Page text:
President Enrique Peña-Nieto just entered the last year of his presidency. He will hand over power to his successor on December 1, 2018. (Elections will actually place in July and there is already a lot of campaigning going on.)
My guess is that he can’t wait to pass the ball to the next one. Violence is out of control in Mexico, as we see in this report from Elena Toledo:
President Enrique Peña Nieto has been plagued by an inability to combat violence, but 2017 has been Mexico’s worst to date under his leadership.
Officials have registered 11,308 homicides this month — a figure that exceeds the 10,967 violent deaths that were reported at the time last year. If the trend continues, 2017 could close with 12,328 murders, the third-highest record of the decade, falling below the 12,568 crimes in 2010 and 12,412 in 2012.
In November, an average of 36 murders were committed each day in Mexico, amounting to a 1,082 total murders and the third-most violent month of the year after July and March.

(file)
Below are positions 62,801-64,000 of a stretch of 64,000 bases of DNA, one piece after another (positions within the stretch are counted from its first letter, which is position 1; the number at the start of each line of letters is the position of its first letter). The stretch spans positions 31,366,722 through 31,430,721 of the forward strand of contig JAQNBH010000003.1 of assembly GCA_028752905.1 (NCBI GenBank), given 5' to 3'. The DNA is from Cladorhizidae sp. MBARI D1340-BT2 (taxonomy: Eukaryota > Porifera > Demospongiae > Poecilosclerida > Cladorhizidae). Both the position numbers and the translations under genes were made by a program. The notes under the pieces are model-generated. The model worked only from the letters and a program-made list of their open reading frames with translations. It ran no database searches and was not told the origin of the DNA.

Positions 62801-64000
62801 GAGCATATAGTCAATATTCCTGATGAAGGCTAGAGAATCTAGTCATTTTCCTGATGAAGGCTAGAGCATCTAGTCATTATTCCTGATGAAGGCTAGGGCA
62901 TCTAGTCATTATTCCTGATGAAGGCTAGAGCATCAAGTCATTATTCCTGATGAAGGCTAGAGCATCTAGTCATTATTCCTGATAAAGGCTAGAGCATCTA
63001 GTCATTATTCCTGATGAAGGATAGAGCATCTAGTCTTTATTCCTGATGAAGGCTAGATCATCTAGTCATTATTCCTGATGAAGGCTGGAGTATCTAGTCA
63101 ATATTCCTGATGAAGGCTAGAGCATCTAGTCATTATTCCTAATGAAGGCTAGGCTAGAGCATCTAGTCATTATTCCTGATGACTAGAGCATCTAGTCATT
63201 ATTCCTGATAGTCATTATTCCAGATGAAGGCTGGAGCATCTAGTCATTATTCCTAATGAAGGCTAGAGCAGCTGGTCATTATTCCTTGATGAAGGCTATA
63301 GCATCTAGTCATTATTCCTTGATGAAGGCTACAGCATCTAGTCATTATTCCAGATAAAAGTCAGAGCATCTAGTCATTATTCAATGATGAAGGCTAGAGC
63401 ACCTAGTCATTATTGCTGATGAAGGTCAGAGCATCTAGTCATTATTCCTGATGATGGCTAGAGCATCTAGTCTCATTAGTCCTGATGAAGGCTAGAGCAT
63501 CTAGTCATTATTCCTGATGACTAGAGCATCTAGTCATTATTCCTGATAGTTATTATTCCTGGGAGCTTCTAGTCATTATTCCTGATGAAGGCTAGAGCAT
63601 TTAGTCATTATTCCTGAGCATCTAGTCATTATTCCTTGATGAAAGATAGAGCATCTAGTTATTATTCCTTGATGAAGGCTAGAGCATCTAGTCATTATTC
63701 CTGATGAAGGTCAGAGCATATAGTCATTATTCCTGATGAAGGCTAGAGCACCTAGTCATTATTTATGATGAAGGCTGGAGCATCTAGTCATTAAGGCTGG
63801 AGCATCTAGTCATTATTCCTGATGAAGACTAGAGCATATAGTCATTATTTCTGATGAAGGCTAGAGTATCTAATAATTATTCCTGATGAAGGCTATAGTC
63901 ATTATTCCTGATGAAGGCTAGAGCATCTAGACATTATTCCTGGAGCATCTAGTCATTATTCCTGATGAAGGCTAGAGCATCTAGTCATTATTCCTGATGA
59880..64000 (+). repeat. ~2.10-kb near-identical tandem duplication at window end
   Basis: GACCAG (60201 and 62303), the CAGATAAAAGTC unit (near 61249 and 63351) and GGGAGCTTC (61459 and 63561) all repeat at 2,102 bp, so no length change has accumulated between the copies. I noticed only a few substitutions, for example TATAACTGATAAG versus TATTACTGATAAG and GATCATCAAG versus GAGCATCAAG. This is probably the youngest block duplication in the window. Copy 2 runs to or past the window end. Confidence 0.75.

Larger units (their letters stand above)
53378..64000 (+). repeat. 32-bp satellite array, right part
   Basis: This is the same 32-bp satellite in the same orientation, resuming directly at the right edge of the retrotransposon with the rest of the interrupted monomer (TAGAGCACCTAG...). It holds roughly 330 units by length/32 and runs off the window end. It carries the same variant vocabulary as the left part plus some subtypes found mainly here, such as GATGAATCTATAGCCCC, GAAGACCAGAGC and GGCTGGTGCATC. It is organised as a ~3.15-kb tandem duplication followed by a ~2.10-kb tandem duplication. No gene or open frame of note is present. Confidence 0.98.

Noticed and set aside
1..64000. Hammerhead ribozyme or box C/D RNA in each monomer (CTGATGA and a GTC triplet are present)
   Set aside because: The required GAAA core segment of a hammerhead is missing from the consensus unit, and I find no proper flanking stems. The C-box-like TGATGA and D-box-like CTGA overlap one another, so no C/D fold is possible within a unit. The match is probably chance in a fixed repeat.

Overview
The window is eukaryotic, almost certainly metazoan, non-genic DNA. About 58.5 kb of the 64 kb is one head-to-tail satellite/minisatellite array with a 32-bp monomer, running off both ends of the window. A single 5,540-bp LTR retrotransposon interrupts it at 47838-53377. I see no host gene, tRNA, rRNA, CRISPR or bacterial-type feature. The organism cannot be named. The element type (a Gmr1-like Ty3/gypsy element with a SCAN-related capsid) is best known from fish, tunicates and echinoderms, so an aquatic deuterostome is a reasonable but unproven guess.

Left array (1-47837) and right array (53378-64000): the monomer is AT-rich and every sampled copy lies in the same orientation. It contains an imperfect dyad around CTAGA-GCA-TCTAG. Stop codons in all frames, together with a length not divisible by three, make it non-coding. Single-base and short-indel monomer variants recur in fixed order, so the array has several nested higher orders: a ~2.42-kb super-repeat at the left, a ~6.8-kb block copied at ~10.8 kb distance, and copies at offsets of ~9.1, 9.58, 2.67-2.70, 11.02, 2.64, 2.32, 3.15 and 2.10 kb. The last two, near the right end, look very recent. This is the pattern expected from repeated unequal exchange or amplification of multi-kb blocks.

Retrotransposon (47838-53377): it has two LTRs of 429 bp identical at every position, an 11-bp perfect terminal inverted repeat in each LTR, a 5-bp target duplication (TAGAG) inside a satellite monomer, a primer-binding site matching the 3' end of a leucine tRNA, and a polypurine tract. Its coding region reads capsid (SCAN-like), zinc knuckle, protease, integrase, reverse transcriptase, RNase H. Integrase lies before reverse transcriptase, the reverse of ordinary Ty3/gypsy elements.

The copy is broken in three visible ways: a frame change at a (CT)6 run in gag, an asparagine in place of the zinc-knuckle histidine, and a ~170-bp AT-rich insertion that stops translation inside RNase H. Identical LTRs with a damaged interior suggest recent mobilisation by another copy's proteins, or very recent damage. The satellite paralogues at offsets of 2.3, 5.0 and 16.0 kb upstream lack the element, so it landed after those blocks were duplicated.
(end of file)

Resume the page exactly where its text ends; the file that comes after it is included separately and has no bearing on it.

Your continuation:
Around 55 percent of violence comes out of the same seven states, with more than 100 victims documented for torture before execution.
The worst states have reportedly been: Guerrero, Veracruz, Guanajuato and Chihuahua. Guerrero rebounded with 24 percent violence, as homicides increased from 114 to 142.
Gangs killed 112 people in the state of Veracruz, while Guanajuato recorded 98 murders that, according to Milenio, “follow the MO of narco-violence.” It was the second-most violent month for these kinds of crimes, trailing October with 119.
Naturally, this is a big topic in the campaign. The critics say that President Peña-Nieto lacks a clear policy. Others tell me that it’s hard to fight cartels when the justice system stinks or we consume billions of dollars of illegal drugs in the U.S.
The bottom line is that voters in Mexico will now face another election where violence is paramount.
In 2006, then candidate Calderon promised to use the armed forces to fight cartels and he did.
In 2012, then-candidate Peña-Nieto promised to develop a better police force and put the troops back in the barracks.
They both had their successes, such as the killing of “narco heads”, but the violence is getting worse not better.
Mexico’s next president will have to figure out how to fight cartels with a tired armed forces and a very inexperienced police force.
Add to this the billions of dollars flowing south from illegal drug consumption, plus a totally messed up judicial system, and the cartels probably feel pretty good about their chances against whoever the next president is!